Should I take the SAT or ACT? | Summit Prep

Should I Take the SAT or ACT?

There is no “one size fits all” answer.  But here are some general guidelines.

Two years ago, the advantage went to taking the SAT because 95% of colleges superscore the SAT, and, at the time, hardly any colleges superscored the ACT.  Today, still only about 40% of colleges superscore the ACT, so, in this respect, taking the SAT still has an advantage.

When the SAT changed last year, however, the overall advantage switched to taking the ACT because of the comparative lack of official content for preparing for the SAT.  This difference between the two tests, because it has nothing to do with the content of the tests or how they are used by colleges, is often overlooked, but it is more impactful than any other difference.  Only 7 real SATs have been released; compare that to over 50 real ACTs.  Let me explain why that difference matters so much.

The SAT and ACT spend about $300,000 developing each real test.  Third party providers of tests spend, I can only guess, maybe 2% of that same budget developing each of their practice tests, and these third party tests vary dramatically in quality.  The Princeton Review practice tests are comparatively good; the Barron’s tests (though I like their books for other subjects) are almost complete rubbish.  Yet even Princeton Review’s tests pale in comparison to the quality and accuracy of the real tests.  There is simply no substitute.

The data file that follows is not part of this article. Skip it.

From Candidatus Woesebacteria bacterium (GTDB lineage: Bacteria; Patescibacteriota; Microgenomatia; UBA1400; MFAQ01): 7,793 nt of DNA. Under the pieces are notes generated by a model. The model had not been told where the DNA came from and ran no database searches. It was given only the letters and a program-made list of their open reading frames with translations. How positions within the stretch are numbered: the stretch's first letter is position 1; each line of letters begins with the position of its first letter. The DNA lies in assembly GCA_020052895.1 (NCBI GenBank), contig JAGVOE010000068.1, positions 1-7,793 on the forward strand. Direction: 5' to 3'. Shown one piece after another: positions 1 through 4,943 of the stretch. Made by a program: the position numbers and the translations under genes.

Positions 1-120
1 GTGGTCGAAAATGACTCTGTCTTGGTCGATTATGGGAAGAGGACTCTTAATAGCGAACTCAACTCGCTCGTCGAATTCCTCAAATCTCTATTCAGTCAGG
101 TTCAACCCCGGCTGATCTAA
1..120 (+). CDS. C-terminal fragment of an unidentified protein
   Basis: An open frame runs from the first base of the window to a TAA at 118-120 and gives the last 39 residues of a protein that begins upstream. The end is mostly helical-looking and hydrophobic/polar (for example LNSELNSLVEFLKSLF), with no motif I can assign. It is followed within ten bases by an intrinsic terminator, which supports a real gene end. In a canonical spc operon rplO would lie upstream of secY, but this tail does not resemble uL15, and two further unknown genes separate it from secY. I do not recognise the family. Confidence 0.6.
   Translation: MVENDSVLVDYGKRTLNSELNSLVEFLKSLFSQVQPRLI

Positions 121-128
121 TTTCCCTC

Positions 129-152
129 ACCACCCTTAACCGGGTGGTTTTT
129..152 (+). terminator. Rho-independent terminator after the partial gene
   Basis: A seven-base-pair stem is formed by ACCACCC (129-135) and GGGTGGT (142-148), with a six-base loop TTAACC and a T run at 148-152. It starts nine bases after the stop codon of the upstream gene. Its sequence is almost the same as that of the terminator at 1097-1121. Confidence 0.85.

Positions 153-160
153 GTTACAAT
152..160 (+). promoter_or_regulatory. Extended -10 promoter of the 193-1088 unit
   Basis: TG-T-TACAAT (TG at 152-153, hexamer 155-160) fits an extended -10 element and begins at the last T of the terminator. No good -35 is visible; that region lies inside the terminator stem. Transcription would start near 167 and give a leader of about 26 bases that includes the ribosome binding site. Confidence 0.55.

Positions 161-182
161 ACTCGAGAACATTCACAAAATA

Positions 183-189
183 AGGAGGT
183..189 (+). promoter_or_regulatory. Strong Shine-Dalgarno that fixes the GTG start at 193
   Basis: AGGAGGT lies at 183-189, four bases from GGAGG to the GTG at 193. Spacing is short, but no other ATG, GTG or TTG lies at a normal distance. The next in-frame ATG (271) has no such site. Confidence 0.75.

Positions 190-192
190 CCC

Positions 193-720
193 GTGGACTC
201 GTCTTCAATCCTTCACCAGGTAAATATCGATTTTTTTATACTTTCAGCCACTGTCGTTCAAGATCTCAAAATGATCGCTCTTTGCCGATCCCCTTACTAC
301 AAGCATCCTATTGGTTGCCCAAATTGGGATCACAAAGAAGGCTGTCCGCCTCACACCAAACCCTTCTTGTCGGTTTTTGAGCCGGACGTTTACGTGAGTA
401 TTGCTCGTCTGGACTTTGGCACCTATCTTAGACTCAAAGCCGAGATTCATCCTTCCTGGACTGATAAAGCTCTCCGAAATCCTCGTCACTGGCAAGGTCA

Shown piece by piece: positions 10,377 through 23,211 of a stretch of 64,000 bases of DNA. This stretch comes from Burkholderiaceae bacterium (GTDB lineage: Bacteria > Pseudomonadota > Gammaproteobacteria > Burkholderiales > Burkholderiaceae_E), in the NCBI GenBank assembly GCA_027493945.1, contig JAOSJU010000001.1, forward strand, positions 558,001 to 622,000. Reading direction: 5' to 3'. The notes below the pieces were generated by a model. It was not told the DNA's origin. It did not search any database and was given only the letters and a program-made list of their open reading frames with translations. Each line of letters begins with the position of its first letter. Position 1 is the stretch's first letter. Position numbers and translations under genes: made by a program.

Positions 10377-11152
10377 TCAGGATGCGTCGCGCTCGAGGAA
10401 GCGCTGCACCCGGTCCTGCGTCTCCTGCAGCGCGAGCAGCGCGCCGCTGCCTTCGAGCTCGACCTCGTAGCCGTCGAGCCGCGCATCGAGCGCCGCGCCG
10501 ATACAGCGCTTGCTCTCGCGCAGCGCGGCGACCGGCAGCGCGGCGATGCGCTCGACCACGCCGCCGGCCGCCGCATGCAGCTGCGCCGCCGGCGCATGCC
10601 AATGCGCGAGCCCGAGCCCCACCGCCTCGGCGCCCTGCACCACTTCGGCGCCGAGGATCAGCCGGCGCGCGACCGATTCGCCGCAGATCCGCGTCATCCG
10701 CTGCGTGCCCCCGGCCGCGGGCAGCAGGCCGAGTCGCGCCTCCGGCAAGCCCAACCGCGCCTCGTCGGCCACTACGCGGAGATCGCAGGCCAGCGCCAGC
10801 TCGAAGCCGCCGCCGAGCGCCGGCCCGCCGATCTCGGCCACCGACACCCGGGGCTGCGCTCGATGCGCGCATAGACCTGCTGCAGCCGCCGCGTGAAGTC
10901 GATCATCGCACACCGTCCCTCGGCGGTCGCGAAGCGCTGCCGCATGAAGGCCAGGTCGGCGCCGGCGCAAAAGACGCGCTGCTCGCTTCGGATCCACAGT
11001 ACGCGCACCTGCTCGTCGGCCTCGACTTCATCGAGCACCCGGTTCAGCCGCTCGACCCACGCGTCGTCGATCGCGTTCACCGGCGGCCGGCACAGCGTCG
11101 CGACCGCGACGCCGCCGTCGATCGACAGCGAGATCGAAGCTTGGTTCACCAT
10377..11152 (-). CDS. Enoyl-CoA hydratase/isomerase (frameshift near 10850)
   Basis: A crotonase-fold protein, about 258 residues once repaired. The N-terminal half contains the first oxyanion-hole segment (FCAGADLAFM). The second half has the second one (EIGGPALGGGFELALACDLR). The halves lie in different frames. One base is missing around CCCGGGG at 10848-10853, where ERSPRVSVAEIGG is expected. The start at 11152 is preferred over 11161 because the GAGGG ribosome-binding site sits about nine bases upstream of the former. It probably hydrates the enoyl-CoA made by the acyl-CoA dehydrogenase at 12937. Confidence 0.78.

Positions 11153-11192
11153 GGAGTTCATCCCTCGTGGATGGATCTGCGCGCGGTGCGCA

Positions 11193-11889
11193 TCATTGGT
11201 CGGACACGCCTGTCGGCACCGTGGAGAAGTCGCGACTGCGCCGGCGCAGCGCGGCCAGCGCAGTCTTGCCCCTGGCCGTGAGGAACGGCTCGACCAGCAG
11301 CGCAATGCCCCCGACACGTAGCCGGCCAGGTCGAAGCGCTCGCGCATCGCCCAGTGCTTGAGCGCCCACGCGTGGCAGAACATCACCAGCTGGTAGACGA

Because of this limitation, students preparing for the SAT and trying to substantially increase their score encounter the real problem of running out of authentic content on which to practice because more real content simply does not exist.  When this happens, they can only rely on practice tests that are significantly different from the real tests and do not give accurate estimations of what scores students will receive when they take the real tests.  The lack of accuracy in practice scores is almost as bad as the lack of accuracy in the content because it does not allow students to assess or track their progress.

The abundance of real content for the ACT allows students to more easily and efficiently continue raising their scores beyond a comparative increase on the SAT.  Thus, while it is still important to assess which test is best for each student by having them take a mock test of each, the advantage for most students goes to taking the ACT.  Only if a student does dramatically better on the SAT (which sometimes happens due to the differences in the tests) is taking the SAT equally or more advantageous.  Otherwise, in the marathon for a large score increase, the ACT wins.




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